Sleep Better with This Quick Tip

baby asleepSleep is important to our health and happiness. It plays a significant role in our body’s healing process and greatly affects our mental abilities. In fact, if you don’t sleep for a long enough period of time, you can be declared clinically insane. Yet, as much as we may want to sleep, sometimes our brains race and it eludes us.

As our brains hold us hostage, we feed into a vicious cycle and become more frustrated by our lack of rest. This can go on for quite some time until something breaks the cycle. Don’t worry, though. My 5-year-old has the answer on how to sleep better.

The Wisdom of My 5-Year-Old

The other night, my oldest knew he was going to have troubles going to sleep. Before I even left the room, he said, “Mom, I think my brain is thinking about scary things.”

We’ve been working on the idea that we control our thoughts. If he is having bad thoughts, he can decide to change them into good thoughts. All I said was “Okay, buddy. You work on it.”

I started getting ready for bed and, about 10 minutes after our conversation, I passed by his room. He was completely asleep. Truly, I was amazed and impressed. I couldn’t wait to talk to him about it in the morning. What was the secret of his success?

In the morning, I asked him, “So what did you do last night? Did you think of good thoughts? Or did you just finally get so sleepy that you passed out?”

“Well, Mom,” he said with much contemplation. “I just shut off my mind. Like it was a TV, and I was done watching. I just turned it off.”

How to Sleep Better

As adults, we might wonder how to shut off our minds. At the end of the day, with everything that has happened today and everything that will happen tomorrow, it can be hard to disconnect for sleep. Instead, we lay in bed thinking and thinking. When morning comes, we are still tired from all the thinking we have been doing.

But there’s good news! I have two ideas on how you can learn to shut off your mind. The first idea is yoga, and the second idea is meditation. Admittedly, the two are tied together however, they are not exclusive to each other. I can practice yoga without being very involved in meditation, and I can meditate without doing yoga.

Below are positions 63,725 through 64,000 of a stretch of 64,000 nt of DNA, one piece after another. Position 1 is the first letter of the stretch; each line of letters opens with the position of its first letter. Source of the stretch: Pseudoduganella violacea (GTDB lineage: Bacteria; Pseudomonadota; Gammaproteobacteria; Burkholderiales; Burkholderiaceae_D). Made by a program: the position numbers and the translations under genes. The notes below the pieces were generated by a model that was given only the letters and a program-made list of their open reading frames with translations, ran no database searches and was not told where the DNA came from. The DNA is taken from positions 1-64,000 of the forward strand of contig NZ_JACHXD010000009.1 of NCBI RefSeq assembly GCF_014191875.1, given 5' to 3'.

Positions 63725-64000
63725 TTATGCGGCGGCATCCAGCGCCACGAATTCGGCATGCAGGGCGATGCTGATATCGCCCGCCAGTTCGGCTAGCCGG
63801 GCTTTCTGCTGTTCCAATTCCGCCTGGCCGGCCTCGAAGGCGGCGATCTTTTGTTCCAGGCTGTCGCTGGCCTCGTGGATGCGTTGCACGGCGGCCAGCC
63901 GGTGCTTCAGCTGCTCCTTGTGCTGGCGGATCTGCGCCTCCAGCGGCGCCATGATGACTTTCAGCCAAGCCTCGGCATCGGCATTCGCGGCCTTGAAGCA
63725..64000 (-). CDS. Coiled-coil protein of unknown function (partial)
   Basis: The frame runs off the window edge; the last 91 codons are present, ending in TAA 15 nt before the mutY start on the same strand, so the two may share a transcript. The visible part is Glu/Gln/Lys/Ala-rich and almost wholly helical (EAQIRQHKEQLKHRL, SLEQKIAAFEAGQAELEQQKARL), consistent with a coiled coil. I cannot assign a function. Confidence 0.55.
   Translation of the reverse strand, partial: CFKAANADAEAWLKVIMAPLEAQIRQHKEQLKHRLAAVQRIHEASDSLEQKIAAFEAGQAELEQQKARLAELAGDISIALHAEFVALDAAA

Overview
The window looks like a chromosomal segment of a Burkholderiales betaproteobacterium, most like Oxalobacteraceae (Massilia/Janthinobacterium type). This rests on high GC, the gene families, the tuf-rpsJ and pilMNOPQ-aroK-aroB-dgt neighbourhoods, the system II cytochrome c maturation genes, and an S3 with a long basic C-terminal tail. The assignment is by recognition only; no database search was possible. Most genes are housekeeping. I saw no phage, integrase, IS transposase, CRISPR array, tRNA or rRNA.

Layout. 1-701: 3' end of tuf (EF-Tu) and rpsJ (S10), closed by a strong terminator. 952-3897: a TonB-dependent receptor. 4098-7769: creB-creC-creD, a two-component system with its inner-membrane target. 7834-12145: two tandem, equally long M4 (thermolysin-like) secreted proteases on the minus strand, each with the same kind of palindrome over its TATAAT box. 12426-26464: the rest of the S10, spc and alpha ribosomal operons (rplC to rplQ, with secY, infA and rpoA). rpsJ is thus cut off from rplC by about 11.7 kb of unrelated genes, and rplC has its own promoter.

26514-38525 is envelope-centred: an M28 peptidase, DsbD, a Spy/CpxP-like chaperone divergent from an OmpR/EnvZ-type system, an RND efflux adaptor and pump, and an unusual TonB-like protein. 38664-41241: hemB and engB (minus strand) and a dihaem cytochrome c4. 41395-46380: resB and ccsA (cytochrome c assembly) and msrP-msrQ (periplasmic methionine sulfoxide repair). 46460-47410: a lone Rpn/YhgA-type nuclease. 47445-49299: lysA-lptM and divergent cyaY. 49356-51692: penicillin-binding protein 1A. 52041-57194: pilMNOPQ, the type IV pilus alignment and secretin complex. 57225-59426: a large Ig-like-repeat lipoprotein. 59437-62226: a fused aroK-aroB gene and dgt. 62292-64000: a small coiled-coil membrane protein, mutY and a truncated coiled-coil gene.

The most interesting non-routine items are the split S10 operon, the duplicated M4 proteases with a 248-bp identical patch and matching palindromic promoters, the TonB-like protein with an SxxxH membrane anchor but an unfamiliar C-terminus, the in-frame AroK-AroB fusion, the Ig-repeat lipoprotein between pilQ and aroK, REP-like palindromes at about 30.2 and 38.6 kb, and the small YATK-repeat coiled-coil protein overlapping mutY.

When you practice yoga, one of your main goals is to stay present on your mat through your whole practice. Ignore your upcoming obligations in your day. Leave what happened earlier in your day in the past. When it’s time to do yoga, it’s time to do yoga. Nothing else exists during that time. It’s just you, your mat, and your teacher.

Let’s carry the yoga practice to your bedtime ritual. If you find rest in Savasana, position yourself accordingly in your bed. Get very comfortable so that you can relax, and focus on that relaxation. Feel yourself sink into your pillow and your bed. Melt under the warmth of your blanket. Let the only thoughts you think be of relaxation and release of tension.

In meditation, you have a similar goal to yoga. You find a stillness within yourself and clear your mind. Sure, thoughts may come into your mind. As they do, acknowledge them and send them on their way. This time is all about you creating an openness in your mind.

Frequently, people fall asleep during meditation. When it’s bed time, begin your meditation in bed. Notice if you feel differently when you wake up in the morning.

With these tips, hopefully, we will all be able to get quality sleep.

What do you do to help you get to sleep when your mind is racing? Let us know in the comments below.

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Sarah Stockett is STOTT certified in Matwork, Reformer, Cadillac, Chair, & Barrels, Injuries & Special Populations, and CORE; a Yoga Alliance RYT-200; and has studied Active Isolated Stretching. When she is not trying to discover the best exercises to get rid of pain, she likes watching movies and travelling with her family.

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